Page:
He is absolutely right... And I think if white people actually paid any attention to what goes on in the black community they wouldnt make dumb comment abouts black on black crime because they would already know that there is a huge war going on amongst black folks every day to stop the violence....
'It doesnt excuse or have any thing to with racist crimes against black folks..
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Old 07-16-2013, 11:07 PM   #27
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Default Re: MLK's niece on viral hoodie image: 'Martin Luther King Jr. would not wear a hoodie

Milk was a communist piece of shit. Who cares
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Old 07-16-2013, 11:14 PM   #28
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Default Re: MLK's niece on viral hoodie image: 'Martin Luther King Jr. would not wear a hoodie

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Originally Posted by MAC system
Milk was a communist piece of shit. Who cares

Wow somebody anti MLK in 2013. You the first person I can remember.
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Old 07-16-2013, 11:17 PM   #29
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Default Re: MLK's niece on viral hoodie image: 'Martin Luther King Jr. would not wear a hoodie

Quote:
Originally Posted by rezznor
"Do you know that Negroes are 10 percent of the population of St. Louis and are responsible for 58% of its crimes? We've got to face that. And we've got to do something about our moral standards. We know that there are many things wrong in the white world, but there are many things wrong in the black world, too. We can't keep on blaming the white man. There are things we must do for ourselves."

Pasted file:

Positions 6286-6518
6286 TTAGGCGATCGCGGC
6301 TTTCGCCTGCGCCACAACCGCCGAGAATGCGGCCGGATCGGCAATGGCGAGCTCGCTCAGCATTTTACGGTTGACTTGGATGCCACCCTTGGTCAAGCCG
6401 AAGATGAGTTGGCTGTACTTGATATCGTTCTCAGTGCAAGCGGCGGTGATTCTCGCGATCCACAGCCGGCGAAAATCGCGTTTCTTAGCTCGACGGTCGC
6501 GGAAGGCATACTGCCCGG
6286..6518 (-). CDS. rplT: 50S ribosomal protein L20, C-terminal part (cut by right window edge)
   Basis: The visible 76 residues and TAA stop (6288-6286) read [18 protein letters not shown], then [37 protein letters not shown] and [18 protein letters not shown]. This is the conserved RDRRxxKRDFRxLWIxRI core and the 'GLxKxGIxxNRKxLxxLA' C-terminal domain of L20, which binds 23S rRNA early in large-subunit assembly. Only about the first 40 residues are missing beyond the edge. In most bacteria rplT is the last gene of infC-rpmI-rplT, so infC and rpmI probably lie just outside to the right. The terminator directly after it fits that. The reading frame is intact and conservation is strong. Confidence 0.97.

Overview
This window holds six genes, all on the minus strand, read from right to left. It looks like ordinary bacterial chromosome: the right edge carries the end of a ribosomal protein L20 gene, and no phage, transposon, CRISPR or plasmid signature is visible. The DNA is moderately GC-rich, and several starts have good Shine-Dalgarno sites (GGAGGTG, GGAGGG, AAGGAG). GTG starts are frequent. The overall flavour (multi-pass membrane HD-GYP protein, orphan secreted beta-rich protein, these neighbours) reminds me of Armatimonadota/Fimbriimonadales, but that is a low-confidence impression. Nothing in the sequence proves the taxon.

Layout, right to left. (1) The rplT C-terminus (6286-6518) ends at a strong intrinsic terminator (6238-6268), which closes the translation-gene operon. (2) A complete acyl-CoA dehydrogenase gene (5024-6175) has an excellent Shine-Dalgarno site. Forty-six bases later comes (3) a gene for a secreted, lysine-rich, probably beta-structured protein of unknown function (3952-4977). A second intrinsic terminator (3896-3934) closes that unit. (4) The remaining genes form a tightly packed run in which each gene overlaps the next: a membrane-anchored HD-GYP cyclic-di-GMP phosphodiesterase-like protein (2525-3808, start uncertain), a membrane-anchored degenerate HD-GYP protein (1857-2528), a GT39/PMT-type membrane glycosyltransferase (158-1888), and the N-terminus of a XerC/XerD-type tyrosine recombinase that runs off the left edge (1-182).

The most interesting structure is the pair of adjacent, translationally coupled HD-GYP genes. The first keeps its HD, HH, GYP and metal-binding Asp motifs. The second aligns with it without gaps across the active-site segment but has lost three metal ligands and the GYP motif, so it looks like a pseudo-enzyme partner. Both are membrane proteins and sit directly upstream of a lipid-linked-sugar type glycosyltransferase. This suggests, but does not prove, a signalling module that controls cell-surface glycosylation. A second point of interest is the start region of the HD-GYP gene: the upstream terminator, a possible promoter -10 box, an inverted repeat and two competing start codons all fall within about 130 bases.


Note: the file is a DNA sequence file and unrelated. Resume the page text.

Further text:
-Dr. Martin Luther King

It takes a very strong and honest person to point out flaws in their own people, and so many people of all races nowadays are not that.

MLK was admirable, and no doubt he would advocate non violence. His beliefs were such a contrast to, say, Malcom X's militant "eye for an eye" beliefs.

I was just watching a CNN exclusive right now "race and justice" or something, and it's one person after another explaining how victimized black people are (there's truth to it) and how they should instruct their black child to act, but never (in mainstream media) is there courage enough to even remotely address this notion MLK addressed in that quote.

The one person who addressed gang-culture, of all people, was freaking Newt Gingrich.... That's sad to me.

(note: merely replying to that quote, i'm not insinuating Trayvon was in a gang or even deserved to be profiled that night)
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Old 07-16-2013, 11:19 PM   #30
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Default Re: MLK's niece on viral hoodie image: 'Martin Luther King Jr. would not wear a hoodie

Quote:
Originally Posted by SCdac
It takes a very strong and honest person to point out flaws in their own people, and so many people of all races nowadays are not that.

MLK was admirable, and no doubt he would advocate non violence. His beliefs were such a contrast to, say, Malcom X's militant "eye for an eye" beliefs.

I was just watching a CNN exclusive right now "race and justice" or something, and it's one person after another explaining how victimized black people are (there's truth to it) and how they should instruct their black child to act, but never (in mainstream media) is there courage enough to even remotely address this notion MLK addressed in that quote.

The one person who addressed gang-culture, of all people, was freaking Newt Gingrich.... That's sad to me.

Quote:
George Zimmerman's acquittal of murder charges in a Florida court has been followed by predictable calls for America to have a "national conversation" about this or that aspect of the case. President Obama wants to talk about gun control. Civil-rights leaders want to talk about racial profiling. Others want to discuss how the American criminal justice system supposedly targets black men.